The PBA can also upload its data to the Onaroo website, where you can get a better view into the data you’ve collected. You can generate PDF reports to share with your pediatrician, as well as share read-only links to your baby’s online records. You might share these links with your family, for example, or your tech-savvy pediatrician. The reports are not modifiable, so if you’re not seeing the data you want, there’s not much you can do about it. The process of uploading from the PBA to the Onaroo website is also Windows-only. Sorry Mac and Linux users.
Navigating the website can be a little laborious. You need to scroll through week by week, rather than jump to a specific week or day you’d like to review. The charting periods aren’t as granular as we’d've liked, either: you can view a week or a year at a time. A monthly view would be nice. I would expect to see such an option soon.
The information on the website, as well as the PBA, is useful in aggregate but we found that it wasn’t presenting us with what we really wanted to see. For example, the graphical summary of feedings reports time or ounces, but not time of day:
The breakdown of daily feedings shows all the data we might want to see, but does so in a way that makes it hard to recognize trends over time:
We had tried to use the PBA to help us identify our daughter’s natural schedule, as we were trying to follow the 12 hours sleep by 12 weeks old plan. The data collected by the PBA did help us, but it took a little more analysis than a quick look at a graph.
Our baby has been thankfully healthy, so some aspects of the PBA never came up in our testing. If our baby had not gained sufficient weight between checkups, for example, the PBA would have allowed us to review how much she had been eating. If she hadn’t been eating enough, that should have been evident in the report. Similarly, we didn’t have to record medication dosages, which would be another excellent use of the PBA.
The device itself is a solid little gadget. It’s survived multiple drops and general abuse in our household. It’s powered by two AA batteries which lasted a surprisingly long time. All data is preserved when you change batteries except for the current date and time. It’s not a huge burden, but it is a small nuisance to have to reset the date and time after every battery change. Thankfully, battery changes should be an infrequent event.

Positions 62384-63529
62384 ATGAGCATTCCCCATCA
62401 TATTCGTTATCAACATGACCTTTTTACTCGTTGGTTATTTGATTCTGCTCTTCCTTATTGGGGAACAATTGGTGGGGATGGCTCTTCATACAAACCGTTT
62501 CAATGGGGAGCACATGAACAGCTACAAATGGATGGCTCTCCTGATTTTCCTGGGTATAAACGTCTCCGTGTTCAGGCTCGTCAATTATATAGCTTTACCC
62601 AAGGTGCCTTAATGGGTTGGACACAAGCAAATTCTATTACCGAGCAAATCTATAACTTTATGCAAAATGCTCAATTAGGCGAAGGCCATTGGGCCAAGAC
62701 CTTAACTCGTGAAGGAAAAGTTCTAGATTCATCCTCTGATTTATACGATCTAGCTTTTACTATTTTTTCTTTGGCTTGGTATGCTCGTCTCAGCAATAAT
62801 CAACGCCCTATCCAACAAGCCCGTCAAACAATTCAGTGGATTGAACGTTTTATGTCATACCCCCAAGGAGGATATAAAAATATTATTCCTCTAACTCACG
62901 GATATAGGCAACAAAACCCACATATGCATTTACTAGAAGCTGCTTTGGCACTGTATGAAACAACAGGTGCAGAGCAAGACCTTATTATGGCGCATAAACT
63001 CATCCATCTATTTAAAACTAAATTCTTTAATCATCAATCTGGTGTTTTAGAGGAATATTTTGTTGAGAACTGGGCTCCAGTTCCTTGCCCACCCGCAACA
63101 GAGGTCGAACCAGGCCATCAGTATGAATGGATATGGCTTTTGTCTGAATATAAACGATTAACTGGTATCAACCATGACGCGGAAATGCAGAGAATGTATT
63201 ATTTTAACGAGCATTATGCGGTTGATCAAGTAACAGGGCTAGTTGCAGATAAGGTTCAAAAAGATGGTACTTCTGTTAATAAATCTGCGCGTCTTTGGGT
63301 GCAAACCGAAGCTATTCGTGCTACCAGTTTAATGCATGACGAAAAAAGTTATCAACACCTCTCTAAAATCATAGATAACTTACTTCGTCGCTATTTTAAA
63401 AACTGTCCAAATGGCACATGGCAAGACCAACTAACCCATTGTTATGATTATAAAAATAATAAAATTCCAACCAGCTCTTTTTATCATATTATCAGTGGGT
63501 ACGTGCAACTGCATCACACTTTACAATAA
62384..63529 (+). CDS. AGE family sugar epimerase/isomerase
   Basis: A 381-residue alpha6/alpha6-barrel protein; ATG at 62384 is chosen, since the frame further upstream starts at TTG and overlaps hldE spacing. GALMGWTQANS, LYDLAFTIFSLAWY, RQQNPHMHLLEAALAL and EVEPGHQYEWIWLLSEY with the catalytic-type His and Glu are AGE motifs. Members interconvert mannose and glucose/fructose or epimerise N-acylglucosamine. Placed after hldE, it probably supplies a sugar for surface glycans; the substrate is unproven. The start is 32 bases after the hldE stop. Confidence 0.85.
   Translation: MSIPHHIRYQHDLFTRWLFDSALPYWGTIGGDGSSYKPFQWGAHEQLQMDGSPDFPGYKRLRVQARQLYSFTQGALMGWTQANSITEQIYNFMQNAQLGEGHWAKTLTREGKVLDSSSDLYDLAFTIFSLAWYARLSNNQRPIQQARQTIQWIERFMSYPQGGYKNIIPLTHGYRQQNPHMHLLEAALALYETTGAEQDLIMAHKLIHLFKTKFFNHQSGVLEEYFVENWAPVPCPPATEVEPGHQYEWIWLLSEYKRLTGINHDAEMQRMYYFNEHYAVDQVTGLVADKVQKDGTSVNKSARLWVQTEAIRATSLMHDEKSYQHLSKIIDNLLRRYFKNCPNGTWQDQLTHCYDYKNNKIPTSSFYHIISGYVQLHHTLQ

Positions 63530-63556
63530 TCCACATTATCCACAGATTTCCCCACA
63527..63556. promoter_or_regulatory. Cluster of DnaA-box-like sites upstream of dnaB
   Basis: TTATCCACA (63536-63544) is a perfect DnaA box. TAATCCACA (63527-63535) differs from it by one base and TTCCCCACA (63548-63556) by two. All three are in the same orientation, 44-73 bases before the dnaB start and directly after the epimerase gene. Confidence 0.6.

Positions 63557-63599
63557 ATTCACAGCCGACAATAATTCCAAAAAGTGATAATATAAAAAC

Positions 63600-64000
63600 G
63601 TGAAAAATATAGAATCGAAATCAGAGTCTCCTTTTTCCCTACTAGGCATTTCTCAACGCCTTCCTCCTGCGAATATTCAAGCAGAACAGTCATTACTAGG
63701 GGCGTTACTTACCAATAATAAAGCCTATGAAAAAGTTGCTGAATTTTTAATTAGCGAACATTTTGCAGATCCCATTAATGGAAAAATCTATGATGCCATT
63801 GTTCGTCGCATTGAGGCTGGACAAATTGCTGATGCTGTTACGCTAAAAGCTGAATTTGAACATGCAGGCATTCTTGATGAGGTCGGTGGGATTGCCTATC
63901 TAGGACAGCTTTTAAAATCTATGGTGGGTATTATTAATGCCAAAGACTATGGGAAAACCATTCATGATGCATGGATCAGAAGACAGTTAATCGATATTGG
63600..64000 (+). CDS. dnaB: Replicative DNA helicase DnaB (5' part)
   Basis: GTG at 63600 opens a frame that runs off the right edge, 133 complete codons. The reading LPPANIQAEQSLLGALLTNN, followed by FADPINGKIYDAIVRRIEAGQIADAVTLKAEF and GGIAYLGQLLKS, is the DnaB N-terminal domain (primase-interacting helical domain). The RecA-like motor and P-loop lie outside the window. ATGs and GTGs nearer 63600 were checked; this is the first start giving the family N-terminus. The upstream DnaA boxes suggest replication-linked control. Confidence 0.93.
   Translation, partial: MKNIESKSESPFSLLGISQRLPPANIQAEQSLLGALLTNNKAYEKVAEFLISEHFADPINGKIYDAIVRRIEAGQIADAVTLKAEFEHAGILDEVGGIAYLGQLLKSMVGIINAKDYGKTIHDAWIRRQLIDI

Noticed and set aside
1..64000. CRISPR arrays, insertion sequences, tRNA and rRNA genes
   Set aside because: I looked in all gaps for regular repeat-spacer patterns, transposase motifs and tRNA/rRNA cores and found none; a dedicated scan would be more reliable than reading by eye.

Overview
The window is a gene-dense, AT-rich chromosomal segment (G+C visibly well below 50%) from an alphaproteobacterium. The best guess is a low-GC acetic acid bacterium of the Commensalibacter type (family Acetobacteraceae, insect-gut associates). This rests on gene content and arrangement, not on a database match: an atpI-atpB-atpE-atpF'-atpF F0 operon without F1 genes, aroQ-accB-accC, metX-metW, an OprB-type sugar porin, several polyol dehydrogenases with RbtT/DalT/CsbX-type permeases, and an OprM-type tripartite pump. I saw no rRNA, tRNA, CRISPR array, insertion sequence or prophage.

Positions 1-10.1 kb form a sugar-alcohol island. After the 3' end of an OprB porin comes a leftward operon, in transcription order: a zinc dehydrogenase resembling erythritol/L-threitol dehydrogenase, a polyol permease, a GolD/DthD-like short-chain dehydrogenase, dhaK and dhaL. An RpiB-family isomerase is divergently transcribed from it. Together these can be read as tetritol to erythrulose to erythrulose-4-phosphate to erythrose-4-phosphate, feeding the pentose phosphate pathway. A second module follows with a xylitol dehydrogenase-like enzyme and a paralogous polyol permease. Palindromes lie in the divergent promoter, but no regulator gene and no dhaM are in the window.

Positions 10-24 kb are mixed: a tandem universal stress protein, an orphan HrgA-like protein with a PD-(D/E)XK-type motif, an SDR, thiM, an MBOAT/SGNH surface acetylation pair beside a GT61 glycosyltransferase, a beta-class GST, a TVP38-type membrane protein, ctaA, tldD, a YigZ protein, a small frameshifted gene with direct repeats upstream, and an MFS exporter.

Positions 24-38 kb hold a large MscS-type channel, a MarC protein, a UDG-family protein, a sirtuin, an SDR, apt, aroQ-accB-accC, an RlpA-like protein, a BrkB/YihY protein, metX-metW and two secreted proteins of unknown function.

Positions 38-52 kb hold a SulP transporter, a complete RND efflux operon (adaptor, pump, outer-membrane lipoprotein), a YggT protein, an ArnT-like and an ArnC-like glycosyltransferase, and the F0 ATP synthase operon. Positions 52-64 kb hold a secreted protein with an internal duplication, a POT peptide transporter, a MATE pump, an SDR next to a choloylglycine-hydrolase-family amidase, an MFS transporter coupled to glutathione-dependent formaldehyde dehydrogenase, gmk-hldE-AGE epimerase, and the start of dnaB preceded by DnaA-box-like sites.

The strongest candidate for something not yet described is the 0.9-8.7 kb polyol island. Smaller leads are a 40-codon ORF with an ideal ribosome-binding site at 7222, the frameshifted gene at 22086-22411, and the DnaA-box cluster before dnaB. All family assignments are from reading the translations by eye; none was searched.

I liked using the PBA, and made a conscious effort to record things when I could. Usually this was diaper changes, but I was also sometimes able to record naps. My wife made a real effort to use the PBA (thanks, honey!), especially during the late-night feedings (thanks, honey!), but ultimately decided that it wasn’t the right gadget for her. We both found that it was all too easy to neglect to record something because the baby demanded so much of our attention. I would often leave the nap timer running, for example, long after our daughter awoke. It is possible to add and edit past entires from the PBA to correct these situations, but it’s considerably more laborious than just clicking “start” and “stop” on a timer. As such, I would often cancel the incorrectly recorded nap and simply never enter the proper time. These kinds of gaps in the data collection aren’t terrible if they’re infrequent, but if you do it more than a couple of times a week, it drastically reduces the value of the record keeping that the PBA provides.
If you’re a data freak who likes to make Excel PivotTables, the PBA probably isn’t what you want. If you have a nanny or other child care provider, though, the PBA might be worth considering: give the PBA to your care provider and ask them to use it to record your baby’s day. Even if you don’t use it exclusively, the PBA can be a handy device to have in order to gain insight into your baby’s life. The PBA is reasonably priced for what it does, and if it helps you help your baby, then it’s a solid investment.
Product Page: Personal Baby Assistant